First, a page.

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25 Cerebrovascular Accident Ischemic – Embolic Stroke  Embolus lodges in and occludes a cerebral artery  Results in infarction & cerebral edema of the area supplied by the vessel  Second most common cause of stroke – 24%  Emboli originate in endocardial layer of the heart – atrial fibrillation, MI, infective endocarditis, rheumatic heart disease, valvular prostheses  Rapid occurrence with severe symptoms – body does not have time to develop collateral circulation  Any age group  Recurrence common if underlying cause not treated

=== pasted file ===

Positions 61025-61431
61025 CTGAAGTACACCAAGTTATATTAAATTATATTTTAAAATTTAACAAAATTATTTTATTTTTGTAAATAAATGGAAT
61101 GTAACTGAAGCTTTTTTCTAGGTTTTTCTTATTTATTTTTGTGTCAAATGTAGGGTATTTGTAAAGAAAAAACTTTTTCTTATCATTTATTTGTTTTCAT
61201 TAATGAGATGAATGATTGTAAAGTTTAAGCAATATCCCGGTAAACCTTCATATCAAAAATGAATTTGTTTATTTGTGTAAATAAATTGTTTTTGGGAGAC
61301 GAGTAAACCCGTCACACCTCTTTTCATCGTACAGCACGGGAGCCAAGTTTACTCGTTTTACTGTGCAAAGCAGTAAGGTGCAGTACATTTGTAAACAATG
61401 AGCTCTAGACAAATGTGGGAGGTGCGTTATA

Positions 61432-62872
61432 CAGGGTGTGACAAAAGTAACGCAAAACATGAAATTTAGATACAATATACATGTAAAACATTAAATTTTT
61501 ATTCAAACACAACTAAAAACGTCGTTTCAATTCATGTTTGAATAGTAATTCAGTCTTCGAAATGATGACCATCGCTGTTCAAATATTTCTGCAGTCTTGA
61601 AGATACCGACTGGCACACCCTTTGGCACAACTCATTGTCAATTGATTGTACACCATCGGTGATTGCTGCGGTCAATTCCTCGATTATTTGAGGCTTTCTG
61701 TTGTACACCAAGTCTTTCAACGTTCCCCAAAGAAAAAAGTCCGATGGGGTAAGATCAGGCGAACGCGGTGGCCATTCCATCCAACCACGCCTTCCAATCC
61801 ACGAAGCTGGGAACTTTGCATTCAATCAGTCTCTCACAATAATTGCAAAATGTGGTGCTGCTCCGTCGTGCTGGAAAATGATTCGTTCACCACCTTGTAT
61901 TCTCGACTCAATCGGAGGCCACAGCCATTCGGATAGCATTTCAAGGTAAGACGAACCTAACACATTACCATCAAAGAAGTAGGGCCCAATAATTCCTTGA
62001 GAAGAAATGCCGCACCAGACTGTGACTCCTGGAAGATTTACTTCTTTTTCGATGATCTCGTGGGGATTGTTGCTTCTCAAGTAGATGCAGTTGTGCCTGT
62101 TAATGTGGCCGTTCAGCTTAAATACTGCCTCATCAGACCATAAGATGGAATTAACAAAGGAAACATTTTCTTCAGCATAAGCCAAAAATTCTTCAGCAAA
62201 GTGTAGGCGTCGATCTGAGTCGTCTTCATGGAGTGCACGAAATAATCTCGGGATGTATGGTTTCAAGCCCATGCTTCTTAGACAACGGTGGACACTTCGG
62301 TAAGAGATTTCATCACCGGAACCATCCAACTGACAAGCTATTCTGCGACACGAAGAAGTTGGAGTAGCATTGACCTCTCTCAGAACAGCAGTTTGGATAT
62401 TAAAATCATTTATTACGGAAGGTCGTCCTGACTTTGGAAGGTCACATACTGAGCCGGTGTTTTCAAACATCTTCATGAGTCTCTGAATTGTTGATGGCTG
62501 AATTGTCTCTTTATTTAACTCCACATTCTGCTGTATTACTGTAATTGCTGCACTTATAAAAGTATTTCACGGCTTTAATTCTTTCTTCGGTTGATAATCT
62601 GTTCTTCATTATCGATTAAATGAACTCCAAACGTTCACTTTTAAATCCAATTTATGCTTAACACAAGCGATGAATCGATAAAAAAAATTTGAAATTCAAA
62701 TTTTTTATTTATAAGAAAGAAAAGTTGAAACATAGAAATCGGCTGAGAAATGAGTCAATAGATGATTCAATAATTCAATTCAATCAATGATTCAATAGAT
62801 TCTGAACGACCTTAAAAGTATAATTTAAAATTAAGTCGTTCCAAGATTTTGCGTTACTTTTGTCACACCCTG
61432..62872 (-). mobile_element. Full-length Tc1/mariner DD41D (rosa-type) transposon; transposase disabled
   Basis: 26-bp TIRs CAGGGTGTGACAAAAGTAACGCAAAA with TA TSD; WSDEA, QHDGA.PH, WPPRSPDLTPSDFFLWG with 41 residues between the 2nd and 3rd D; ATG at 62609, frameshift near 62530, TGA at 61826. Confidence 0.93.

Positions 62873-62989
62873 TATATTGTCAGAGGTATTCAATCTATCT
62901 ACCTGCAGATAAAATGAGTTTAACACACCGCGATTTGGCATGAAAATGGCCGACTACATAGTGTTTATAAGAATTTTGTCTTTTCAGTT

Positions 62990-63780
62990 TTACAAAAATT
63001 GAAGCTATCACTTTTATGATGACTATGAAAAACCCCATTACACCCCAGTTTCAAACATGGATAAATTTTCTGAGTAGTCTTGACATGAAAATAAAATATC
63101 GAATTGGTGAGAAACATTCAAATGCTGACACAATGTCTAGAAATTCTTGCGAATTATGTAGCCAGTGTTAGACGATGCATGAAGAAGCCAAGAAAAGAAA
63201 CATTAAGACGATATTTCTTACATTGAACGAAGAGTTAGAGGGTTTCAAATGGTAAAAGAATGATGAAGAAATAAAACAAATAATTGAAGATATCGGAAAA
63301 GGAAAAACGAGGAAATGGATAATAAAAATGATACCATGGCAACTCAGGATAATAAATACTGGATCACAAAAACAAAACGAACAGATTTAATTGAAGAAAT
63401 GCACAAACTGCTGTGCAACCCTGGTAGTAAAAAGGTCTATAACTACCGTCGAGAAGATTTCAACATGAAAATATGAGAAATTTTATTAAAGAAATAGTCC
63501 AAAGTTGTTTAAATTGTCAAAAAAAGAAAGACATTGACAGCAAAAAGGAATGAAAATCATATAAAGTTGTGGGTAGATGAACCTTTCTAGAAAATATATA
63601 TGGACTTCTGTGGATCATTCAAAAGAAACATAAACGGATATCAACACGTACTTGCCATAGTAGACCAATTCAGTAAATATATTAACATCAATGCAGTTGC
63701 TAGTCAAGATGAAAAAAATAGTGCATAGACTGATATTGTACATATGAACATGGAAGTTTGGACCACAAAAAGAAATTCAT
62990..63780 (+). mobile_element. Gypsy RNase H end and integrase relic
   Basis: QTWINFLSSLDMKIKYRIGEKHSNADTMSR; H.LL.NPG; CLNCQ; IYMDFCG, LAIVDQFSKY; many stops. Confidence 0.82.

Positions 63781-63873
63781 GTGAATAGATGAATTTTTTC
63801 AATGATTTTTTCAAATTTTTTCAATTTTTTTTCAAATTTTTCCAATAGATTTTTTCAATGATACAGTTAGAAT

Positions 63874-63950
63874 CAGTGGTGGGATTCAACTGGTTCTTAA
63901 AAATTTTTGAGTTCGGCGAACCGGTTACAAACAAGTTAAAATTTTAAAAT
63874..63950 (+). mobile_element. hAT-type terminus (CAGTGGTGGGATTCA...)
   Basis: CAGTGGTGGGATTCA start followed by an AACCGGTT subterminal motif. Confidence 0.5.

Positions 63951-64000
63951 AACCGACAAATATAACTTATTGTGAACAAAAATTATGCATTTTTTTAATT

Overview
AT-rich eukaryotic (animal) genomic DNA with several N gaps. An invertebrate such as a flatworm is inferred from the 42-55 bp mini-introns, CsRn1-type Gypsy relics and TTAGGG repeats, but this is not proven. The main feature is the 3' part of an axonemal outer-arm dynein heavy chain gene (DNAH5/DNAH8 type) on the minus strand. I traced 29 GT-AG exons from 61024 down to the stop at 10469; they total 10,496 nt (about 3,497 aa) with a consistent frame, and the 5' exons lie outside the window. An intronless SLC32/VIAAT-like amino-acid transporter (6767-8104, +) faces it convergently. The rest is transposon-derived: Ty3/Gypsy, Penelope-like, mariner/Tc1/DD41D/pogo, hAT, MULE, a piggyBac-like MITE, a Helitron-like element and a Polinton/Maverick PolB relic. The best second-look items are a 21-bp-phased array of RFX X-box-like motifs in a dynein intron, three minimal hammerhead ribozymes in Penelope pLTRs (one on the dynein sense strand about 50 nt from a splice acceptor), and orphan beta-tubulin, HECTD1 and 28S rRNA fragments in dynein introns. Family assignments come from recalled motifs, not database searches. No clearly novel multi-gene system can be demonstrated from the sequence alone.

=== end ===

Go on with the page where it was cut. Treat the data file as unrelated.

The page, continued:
26 Cerebrovascular Accident Embolic Stroke

27 Cerebrovascular Accident Goals for Management Immediate – assess & stabilize Immediate – assess & stabilize ABCs, VS ABCs, VS Neurologic screening Neurologic screening Oxygen if hypoxic Oxygen if hypoxic IV access IV access Check glucose Check glucose Activate stroke team – CODE GREEN Activate stroke team – CODE GREEN 12-lead EKG 12-lead EKG Immediate Neuro Assessment Immediate Neuro Assessment Establish symptom onset Establish symptom onset Review hx Review hx Stroke Scale Stroke Scale Facial droop; arm drift; abnormal speech Facial droop; arm drift; abnormal speech